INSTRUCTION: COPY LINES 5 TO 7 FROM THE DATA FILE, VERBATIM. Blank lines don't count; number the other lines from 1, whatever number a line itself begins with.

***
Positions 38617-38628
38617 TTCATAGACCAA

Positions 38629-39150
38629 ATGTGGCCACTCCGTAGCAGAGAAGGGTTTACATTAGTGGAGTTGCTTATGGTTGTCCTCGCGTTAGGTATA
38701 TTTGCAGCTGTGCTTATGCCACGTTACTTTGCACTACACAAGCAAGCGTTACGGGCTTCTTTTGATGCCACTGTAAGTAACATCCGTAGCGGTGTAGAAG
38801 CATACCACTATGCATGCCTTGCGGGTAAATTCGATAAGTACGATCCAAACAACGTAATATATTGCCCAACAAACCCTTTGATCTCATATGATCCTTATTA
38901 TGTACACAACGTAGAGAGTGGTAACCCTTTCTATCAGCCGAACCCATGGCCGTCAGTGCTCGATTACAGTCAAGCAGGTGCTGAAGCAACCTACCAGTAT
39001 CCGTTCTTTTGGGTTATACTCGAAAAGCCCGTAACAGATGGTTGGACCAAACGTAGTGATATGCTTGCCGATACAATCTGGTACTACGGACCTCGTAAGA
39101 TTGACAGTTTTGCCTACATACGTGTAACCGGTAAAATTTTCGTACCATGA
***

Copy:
38701 TTTGCAGCTGTGCTTATGCCACGTTACTTTGCACTACACAAGCAAGCGTTACGGGCTTCTTTTGATGCCACTGTAAGTAACATCCGTAGCGGTGTAGAAG
38801 CATACCACTATGCATGCCTTGCGGGTAAATTCGATAAGTACGATCCAAACAACGTAATATATTGCCCAACAAACCCTTTGATCTCATATGATCCTTATTA
38901 TGTACACAACGTAGAGAGTGGTAACCCTTTCTATCAGCCGAACCCATGGCCGTCAGTGCTCGATTACAGTCAAGCAGGTGCTGAAGCAACCTACCAGTAT